Apart from the impact on drivers in general, this is a significant matter for emergency response vehicles.

So, anyone know why it's bumps, not humps?

Footnote: To qualify my use of the word "wonder", I am not at all surprised that DDOT actually does this. Many of their initiatives seem to lack rigorous engineering/design. (And when I say "rigorous", I mean "any".) Even basic common sense can be hard to discern. So, perhaps I should say, I wonder if they know about the hump option.


Those are humps, not bumps. The only speed bump I know of on streets around here is on Adams Mill Road going past Walter Pierce Park in Adams Morgan.

Humps vary in their aggressiveness. Those on Monroe Street, east and west of 16th, are fairly mild. Those on Newton, between 14th and 16th, are more severe. Is anybody at DDOT consciously designing these things? I'm skeptical.

Agreed that the consequences of speed humps on emergency vehicles is something people ought to think about. Do you really want to slow down those arriving fire engines, police cars, and ambulances?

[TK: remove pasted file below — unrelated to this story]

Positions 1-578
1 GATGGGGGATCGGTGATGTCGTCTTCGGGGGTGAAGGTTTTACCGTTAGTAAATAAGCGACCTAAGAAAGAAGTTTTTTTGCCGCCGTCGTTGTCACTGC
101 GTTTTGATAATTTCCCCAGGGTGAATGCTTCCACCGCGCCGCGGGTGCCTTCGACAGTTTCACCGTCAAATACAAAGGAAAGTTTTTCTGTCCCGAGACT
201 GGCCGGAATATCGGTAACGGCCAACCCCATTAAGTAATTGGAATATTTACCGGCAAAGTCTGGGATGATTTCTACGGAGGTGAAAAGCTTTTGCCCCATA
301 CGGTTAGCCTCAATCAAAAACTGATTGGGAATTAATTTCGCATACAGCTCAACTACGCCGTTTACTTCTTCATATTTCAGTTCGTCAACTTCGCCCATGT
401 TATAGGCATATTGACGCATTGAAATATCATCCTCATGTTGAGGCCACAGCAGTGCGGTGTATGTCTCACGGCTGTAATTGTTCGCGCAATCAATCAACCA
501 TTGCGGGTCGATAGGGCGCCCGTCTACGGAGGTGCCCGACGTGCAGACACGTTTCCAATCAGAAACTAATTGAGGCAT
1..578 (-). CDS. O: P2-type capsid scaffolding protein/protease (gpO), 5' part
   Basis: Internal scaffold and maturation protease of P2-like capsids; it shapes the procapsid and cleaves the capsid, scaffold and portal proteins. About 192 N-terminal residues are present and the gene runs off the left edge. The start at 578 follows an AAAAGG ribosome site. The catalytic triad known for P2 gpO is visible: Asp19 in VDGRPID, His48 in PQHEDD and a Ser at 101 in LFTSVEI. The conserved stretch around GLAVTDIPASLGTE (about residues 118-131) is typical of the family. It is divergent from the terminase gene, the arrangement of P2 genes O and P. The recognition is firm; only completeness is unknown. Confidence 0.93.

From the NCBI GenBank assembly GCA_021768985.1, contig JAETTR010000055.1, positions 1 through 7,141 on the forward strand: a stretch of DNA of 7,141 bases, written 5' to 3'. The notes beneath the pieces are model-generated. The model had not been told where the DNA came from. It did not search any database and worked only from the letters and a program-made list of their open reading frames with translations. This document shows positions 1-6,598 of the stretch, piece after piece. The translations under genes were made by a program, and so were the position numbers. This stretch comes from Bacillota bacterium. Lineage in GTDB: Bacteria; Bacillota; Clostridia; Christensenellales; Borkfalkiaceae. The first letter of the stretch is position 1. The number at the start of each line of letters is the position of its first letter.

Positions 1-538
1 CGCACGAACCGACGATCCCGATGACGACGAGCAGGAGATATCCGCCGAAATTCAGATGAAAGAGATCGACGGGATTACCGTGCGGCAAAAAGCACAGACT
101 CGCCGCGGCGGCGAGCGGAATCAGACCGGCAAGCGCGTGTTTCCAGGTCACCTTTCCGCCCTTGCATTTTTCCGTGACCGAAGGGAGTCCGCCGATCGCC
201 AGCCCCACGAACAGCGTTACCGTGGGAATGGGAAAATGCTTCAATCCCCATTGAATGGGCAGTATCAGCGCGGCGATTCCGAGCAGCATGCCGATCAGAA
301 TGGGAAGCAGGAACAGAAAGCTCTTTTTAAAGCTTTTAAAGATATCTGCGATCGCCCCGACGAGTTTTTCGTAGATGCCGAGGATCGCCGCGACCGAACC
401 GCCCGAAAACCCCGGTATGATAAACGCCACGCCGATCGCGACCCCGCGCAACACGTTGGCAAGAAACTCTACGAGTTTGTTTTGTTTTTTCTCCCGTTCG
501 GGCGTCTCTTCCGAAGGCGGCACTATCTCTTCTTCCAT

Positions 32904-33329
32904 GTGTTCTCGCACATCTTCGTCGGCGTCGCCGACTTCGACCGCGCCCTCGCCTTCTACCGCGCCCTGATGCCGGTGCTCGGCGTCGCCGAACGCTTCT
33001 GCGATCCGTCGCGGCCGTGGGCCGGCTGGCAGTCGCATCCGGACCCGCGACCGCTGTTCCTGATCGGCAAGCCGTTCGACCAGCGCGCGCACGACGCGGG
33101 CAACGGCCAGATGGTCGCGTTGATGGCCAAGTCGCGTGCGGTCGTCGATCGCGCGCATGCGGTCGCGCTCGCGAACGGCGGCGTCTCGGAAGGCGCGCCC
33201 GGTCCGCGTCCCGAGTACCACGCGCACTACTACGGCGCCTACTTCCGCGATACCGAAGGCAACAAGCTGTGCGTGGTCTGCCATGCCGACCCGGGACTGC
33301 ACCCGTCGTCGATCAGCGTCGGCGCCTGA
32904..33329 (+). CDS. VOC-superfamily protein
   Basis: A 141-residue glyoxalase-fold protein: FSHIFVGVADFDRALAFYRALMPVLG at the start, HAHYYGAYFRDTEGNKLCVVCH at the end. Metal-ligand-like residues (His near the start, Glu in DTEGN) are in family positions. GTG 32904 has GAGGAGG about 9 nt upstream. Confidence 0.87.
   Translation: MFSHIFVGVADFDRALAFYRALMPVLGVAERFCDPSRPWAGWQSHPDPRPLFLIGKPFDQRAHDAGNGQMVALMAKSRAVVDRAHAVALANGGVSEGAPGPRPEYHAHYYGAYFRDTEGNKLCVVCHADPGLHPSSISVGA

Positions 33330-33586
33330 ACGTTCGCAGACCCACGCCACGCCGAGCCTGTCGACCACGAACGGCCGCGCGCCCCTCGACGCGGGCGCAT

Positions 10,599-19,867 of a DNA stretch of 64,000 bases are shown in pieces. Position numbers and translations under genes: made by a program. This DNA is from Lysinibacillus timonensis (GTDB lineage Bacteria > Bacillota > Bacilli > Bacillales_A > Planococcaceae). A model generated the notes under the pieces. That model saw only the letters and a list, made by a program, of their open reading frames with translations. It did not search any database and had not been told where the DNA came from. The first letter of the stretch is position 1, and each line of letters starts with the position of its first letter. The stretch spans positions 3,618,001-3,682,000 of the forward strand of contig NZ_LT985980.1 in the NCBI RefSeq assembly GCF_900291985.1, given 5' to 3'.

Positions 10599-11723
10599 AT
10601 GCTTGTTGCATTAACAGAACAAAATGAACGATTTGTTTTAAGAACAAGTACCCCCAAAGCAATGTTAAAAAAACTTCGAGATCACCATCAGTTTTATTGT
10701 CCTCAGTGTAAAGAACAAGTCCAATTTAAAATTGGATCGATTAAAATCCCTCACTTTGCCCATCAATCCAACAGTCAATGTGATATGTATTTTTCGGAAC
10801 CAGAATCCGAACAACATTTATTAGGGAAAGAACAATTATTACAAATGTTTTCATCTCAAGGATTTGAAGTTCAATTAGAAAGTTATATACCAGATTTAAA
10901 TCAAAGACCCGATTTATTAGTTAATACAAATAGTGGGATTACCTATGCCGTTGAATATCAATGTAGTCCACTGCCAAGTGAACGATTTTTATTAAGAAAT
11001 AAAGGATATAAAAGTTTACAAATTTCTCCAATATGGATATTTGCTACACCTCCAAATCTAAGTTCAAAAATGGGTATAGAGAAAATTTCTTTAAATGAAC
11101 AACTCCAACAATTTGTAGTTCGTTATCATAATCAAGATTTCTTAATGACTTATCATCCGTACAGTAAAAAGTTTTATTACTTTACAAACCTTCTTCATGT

That's why speed humps are not put on arterial routes, such as Park Road, Irving Street, and Adams Mill Road. (Adams Mill Road in Mount Pleasant is classified as an arterial, and residents along that road know how many emergency vehicles it sees. Adams Mill Road past the Irving intersection is no longer an arterial, so I guess that bump at Ontario is allowed.)

I'm told that the fire engines coming here for that attic fire on 19th Street last week got here in about four minutes, all the way from Georgia Avenue. No speed humps on that route, that's for sure.